The Campaign Spot

Election-driven news and views . . . by Jim Geraghty.

The Outlook for Early Voting? Well, It’s Early.


If you’ve been wondering how absentee ballots and early voting are going . . .

Jon Keeling looks at some Ohio counties:

Republicans requesting absentees jumped from 36k to nearly 49k compared to the same time in 2008. What have Democrats done in the same time? They’ve gone from 152k requests at this time in 2008 down to 118k this year. Republicans have spiked. Democrats have plummeted. Yes, Cuyahoga will still most definitely go to Ted Strickland, but the absentee numbers clearly indicate enthusiasm levels are nowhere near the levels seen in 2008, and that’s bad news for the crown jewel of the liberal base in Ohio. . . . On to Franklin County: Franklin has seen 155,651 absentee requests for this general election. Despite a 65/35 partisan advantage for Democrats, absentee requests are statistically tied. Of all absentee requests, 38,561 are Democrats and 37,690 are Republicans.

Elsewhere in the state, in Hamilton County, Ohio:

The early voting totals favor the Republicans: 15,650 Republicans have voted so far, compared to 13,270 Democrats and 9,335 independents.


The latest figures issued by the Iowa Secretary of State’s Office showed statewide 115,017 Democrats had requested absentee ballots and 60,156 had been received by county auditors, while 92,128 Republicans had made similar requests and 41,321 ballots had been received. Overall, the 249,513 requests for absentee ballots this fall had surpassed 2002 and 2006 early-voting totals.

This is apparently a smaller margin than Democrats have come to expect.

Yet in South Dakota, it’s way down:

At this time in 2006 — which similarly had races for House and governor but not for senator or president — 5,400 Pennington County voters had requested absentee ballots. This year, the number is around 3,300. The same pattern shows in Meade and Custer counties.. In Meade County, just over 600 people had requested absentee ballots by the middle of this week. At this time in 2006 and 2008, the number was around 1,500, Schieffer said. Custer County early voting numbers are around 550 now, compared with around 890 in 2008. Secretary of State Chris Nelson said auditors around the state have told him a similar story.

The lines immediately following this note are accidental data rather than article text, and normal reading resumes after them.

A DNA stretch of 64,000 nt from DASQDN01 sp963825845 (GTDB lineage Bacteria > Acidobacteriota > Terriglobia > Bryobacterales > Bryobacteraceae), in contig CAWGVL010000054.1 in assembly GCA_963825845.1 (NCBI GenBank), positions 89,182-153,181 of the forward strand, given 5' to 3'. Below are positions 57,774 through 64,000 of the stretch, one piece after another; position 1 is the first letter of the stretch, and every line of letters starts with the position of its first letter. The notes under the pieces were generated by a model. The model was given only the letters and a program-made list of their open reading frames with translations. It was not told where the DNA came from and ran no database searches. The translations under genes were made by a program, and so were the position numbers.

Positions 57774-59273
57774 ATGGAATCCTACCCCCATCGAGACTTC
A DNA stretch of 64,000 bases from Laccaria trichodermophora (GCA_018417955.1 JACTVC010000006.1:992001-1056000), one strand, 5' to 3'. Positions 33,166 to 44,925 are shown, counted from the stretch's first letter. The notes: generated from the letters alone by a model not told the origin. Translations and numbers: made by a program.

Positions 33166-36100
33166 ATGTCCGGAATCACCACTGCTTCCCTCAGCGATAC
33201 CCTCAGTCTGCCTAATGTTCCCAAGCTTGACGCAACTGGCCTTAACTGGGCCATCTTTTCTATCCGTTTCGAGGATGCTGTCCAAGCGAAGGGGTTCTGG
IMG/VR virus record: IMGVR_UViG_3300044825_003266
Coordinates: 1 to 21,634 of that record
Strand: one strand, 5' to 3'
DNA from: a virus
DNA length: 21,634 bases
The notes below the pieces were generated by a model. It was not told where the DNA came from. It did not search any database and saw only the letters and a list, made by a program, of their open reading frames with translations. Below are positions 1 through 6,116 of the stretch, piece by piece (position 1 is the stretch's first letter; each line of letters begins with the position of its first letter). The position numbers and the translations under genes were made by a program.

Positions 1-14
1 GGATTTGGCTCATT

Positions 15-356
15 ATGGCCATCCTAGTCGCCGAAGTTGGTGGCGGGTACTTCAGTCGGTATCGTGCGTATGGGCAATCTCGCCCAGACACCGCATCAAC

And in South Carolina, requests for absentee ballots are down:

Election Commission spokesman Chris Whitmire said Wednesday the numbers are in line with the state’s last gubernatorial election. With three weeks until Election Day, 54,322 voters statewide had requested absentee ballots. People can vote absentee either by mail or in person at county election offices. In the 2006 general election, nearly 76,000 voters cast absentee ballots. But absentee requests are far below the record numbers from 2008. In the last presidential election, more than 342,000 people voted absentee. That was nearly 18 percent of total ballots cast.

And in Arkansas, an embarrassing error:

A ballot printing error for the November general elections left one race completely off the forms, a mistake that will affect those who have already submitted their early ballots in Union County. The 801 votes garnered by Tuesday at 4:30 p.m. during early voting and the 202 absentee ballots sent out did not include the non-partisan runoff between Court of Appeals Judge Karen Baker and Judge Tim Fox for an open Arkansas Supreme Court position.

UPDATE: One more key one:

Early-voting numbers out of Nevada’s two biggest counties could spell trouble for Senate Majority Leader Harry Reid in his tough contest against Republican Sharron Angle. In Reno’s Washoe County and Las Vegas’s Clark County, Republican turnout was disproportionately high over the first three voting days, according to local election officials. The two counties together make up 86 percent of the state’s voter population. The sparsely populated counties outside Clark and Washoe, which have yet to report complete early-voting results, are strongly Republican. Some 47 percent of early voters in the bellwether Washoe County so far have been Republicans, while 40 percent have been Democrats, according to the Washoe County Registrar. Nearly 11,000 people had voted in Washoe over the first three days of early voting, which began Saturday.

ANOTHER UPDATE: At R+14, it’s hardly a competitive Texas district, but the turnout number in this anecdote from Eric in Round Rock, Texas, is interesting: “Asked one of the folks at the polling place about the early voting turnout. She said, ‘In an off-election year, we can get as little as 11 people voting a day.  We’ve averaged about 350 per day so far.’ I’d say people here are motivated to vote.”

YET ANOTHER UPDATE: This one’s a big one:

Pennsylvania voters have requested nearly 127,000 absentee ballots so far. Of that total, Republican voters made up 50 percent and Democrats made up 42 percent, according to figures collected Tuesday afternoon.  The state records show Republicans are returning their absentee ballots in greater numbers as well. The state has received about 40 percent of requested ballots, and Republican registrations outpace Democrats by 19 points, 56 percent to 37 percent, according to the state data.

Tags: Iowa , Ohio


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